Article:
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Ask the expert: metamaterials

29 Feb 2008

Marie Freebody speaks to metamaterial pioneer John Pendry about potential new developments in this exciting field, as well as the hurdles that still stand in the way.

John Pendry is a condensed matter theorist at Imperial College London, UK. In 1999, Pendry pioneered research into metamaterials and then the following year calculated that a negative-index medium could be used to make a perfect lens. Such a lens would focus an image with a resolution not restricted by the wavelength of light.

How do metamaterials work?
The way in which ordinary materials respond to light depends on the constituent atoms and molecules. For example, to make a wine glass sparkle, lead is added to the glass to make it more refractive. There are billions of glass molecules in one cubic wavelength so light sees a response that is averaged over these many molecules. In fact, the sub-units need not be as small as a molecule: they can perhaps be a few tens of nanometres in diameter and the light would still respond to the average response. The secret of a metamaterial is that we exploit the sub-wavelength structure as well as the chemistry to produce the properties that we desire. This is easily done at microwave frequencies where the wavelength is a few centimetres and sub-wavelength structures are a few millimetres across. Typical structures are thin metallic wires or rings.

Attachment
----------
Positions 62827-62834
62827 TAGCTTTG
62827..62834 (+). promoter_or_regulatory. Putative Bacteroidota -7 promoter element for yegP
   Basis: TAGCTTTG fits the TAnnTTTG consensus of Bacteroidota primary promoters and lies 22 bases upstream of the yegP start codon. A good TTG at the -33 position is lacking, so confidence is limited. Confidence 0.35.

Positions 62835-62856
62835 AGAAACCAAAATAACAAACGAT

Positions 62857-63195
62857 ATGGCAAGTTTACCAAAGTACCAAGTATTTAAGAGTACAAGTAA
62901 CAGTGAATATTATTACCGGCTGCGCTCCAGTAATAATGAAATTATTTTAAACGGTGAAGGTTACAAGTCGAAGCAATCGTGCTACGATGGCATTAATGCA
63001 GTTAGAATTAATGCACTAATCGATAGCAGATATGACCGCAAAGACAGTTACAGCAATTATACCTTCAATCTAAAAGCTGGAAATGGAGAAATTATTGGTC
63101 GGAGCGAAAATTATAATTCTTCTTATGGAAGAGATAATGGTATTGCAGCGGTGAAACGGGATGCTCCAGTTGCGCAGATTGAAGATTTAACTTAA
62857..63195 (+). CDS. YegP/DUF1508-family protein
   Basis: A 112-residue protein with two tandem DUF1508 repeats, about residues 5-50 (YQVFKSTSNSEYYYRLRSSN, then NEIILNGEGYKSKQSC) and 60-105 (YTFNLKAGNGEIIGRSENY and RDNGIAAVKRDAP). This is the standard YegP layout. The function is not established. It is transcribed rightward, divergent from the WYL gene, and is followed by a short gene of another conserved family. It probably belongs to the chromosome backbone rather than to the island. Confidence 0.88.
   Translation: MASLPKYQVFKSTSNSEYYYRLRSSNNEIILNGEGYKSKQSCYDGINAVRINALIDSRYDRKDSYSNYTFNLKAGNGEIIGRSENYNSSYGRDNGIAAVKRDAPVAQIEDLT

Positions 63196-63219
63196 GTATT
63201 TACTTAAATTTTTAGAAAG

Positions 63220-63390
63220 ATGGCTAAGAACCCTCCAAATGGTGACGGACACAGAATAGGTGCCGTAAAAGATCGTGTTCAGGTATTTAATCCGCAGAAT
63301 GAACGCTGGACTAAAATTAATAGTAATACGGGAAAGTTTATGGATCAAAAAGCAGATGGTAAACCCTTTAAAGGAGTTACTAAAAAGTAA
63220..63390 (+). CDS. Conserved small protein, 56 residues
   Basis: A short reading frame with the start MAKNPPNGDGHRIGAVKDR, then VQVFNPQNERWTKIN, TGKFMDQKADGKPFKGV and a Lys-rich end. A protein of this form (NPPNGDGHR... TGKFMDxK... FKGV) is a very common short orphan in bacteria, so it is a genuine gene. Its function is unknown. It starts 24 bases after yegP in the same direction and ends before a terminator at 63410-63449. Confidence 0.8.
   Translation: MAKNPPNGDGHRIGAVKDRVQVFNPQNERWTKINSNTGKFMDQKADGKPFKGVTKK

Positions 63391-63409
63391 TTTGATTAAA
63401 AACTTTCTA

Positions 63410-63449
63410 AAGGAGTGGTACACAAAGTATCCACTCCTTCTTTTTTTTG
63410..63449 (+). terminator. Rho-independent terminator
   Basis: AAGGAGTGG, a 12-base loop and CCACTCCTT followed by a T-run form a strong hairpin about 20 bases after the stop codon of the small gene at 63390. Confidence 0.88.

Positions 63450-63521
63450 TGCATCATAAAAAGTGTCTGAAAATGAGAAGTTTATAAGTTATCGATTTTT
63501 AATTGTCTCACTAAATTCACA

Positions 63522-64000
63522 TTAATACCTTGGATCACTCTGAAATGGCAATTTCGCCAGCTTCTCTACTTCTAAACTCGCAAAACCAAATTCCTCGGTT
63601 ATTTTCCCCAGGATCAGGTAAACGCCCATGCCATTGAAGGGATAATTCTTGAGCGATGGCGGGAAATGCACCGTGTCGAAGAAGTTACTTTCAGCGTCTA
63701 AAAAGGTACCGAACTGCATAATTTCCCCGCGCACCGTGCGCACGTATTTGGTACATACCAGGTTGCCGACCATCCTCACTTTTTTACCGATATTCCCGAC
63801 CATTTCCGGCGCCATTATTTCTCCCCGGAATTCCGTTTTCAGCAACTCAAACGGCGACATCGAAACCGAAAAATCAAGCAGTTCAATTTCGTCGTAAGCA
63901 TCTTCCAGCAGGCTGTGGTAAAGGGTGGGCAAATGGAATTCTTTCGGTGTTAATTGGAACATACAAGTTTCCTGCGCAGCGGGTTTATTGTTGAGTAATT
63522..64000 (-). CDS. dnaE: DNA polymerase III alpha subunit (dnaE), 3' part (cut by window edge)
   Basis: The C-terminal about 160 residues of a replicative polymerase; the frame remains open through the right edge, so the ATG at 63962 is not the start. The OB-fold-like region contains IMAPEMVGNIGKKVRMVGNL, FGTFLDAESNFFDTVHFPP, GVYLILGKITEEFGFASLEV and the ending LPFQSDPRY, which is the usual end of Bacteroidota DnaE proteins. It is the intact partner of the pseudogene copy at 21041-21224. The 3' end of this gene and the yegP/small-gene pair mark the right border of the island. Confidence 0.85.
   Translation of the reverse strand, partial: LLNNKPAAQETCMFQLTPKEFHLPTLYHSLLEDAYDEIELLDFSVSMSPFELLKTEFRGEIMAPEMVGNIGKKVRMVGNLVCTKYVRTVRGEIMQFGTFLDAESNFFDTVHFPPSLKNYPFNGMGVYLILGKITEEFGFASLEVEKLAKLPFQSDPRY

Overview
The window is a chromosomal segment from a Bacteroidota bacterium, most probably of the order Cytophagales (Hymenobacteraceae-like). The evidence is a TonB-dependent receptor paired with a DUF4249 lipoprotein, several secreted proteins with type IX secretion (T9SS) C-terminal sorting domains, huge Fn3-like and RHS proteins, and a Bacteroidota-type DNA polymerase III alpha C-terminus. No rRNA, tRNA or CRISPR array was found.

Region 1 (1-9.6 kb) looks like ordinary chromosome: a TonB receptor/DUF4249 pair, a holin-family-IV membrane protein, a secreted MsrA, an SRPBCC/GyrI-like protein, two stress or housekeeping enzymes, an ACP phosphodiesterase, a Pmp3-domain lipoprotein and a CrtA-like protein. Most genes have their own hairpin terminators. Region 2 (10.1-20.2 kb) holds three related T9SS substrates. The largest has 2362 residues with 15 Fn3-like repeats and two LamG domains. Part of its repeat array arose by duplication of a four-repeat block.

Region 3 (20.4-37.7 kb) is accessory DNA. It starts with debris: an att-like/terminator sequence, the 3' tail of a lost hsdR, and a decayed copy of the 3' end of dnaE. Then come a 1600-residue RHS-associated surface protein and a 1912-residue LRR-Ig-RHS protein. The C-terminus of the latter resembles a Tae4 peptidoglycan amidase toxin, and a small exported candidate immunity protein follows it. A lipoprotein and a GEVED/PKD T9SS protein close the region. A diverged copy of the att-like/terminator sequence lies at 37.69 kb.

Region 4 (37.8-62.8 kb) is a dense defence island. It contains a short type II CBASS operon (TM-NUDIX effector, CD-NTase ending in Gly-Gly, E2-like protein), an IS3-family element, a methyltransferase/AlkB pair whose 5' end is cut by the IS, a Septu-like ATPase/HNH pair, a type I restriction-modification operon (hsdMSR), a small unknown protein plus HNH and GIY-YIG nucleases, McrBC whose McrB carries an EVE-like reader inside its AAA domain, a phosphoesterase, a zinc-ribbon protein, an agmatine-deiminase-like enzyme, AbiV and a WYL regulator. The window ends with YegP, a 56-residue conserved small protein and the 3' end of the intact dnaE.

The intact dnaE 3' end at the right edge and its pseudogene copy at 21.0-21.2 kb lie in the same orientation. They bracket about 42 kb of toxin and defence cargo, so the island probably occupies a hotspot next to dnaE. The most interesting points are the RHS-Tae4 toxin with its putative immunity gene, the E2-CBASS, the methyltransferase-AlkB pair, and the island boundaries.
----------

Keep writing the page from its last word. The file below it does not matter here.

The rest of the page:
Why is it important to develop this technology?
Combining structure with chemistry increases the range of electric and magnetic properties that can be engineered enormously. Before the advent of metamaterials, properties such as negative refraction could not be accessed using conventional materials.

What are the main applications of metamaterials and when do you see them occurring?
There are many applications that have yet to be invented and that is why they are so exciting. Firstly they will be deployed at microwave frequencies to improve existing inventions. For example, better, lighter lenses can be made for radar applications. Later, the technology will spread to terahertz frequencies and finally, in 5–10 years, to optical frequencies. Of course, when the wavelength is less than a micron, nanometre-structured metamaterials are required and that is quite a challenge.

What would you say is the most important recent advance?
The most important recent advance is the exploitation of coordinate transformation theory to prescribe the material properties needed to control electromagnetic radiation. This enabled the design and realization of an electromagnetic cloak, which we achieved in collaboration with David Smith's team at Duke University, US.

What are the key challenges that are left to overcome?
Metamaterials provide huge design flexibility, which in turn presents exciting challenges for new inventions. We need to extend the technology from the relatively easy-to-make millimetric-scale structures that work at microwave frequencies to much finer-scale structures for operation at shorter wavelengths. Another challenge at short wavelengths (high frequencies) is finding low-loss materials.

What do you think the next big breakthrough will be?
If I knew that then it would not be a breakthrough. There is a common misconception that breakthroughs can be ordered up at will, created in committees or by bureaucrats. Real breakthroughs as opposed to developments are products of human imagination that, thank goodness, is not to be predicted or commanded.

Who are the main research groups currently focused on metamaterials?
In the early stages just a few groups worked in the field. In addition to my group at Imperial College, Smith's work has been extremely influential, but we were soon joined by many gifted teams: George Eleftheriades, Costas Soukoulis, Xiang Zhang, Vlad Shalaev, Roberto Merlin and Nikolay Zheludev.

• This article originally appeared in the February 2008 issue of Optics & Laser Europe magazine.

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